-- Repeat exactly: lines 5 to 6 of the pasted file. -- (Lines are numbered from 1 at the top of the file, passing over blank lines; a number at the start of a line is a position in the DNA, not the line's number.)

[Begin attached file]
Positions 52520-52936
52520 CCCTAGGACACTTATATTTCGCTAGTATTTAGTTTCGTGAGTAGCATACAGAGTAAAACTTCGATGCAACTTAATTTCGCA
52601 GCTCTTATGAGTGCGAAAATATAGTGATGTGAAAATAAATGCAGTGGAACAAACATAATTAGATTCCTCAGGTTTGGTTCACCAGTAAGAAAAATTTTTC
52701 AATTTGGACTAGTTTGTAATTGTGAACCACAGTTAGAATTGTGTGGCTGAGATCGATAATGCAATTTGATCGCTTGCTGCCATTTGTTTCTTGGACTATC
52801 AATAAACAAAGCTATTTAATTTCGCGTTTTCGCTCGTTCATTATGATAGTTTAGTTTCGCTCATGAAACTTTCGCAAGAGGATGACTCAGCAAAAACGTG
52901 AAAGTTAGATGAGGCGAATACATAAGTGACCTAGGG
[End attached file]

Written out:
52801 AATAAACAAAGCTATTTAATTTCGCGTTTTCGCTCGTTCATTATGATAGTTTAGTTTCGCTCATGAAACTTTCGCAAGAGGATGACTCAGCAAAAACGTG
52901 AAAGTTAGATGAGGCGAATACATAAGTGACCTAGGG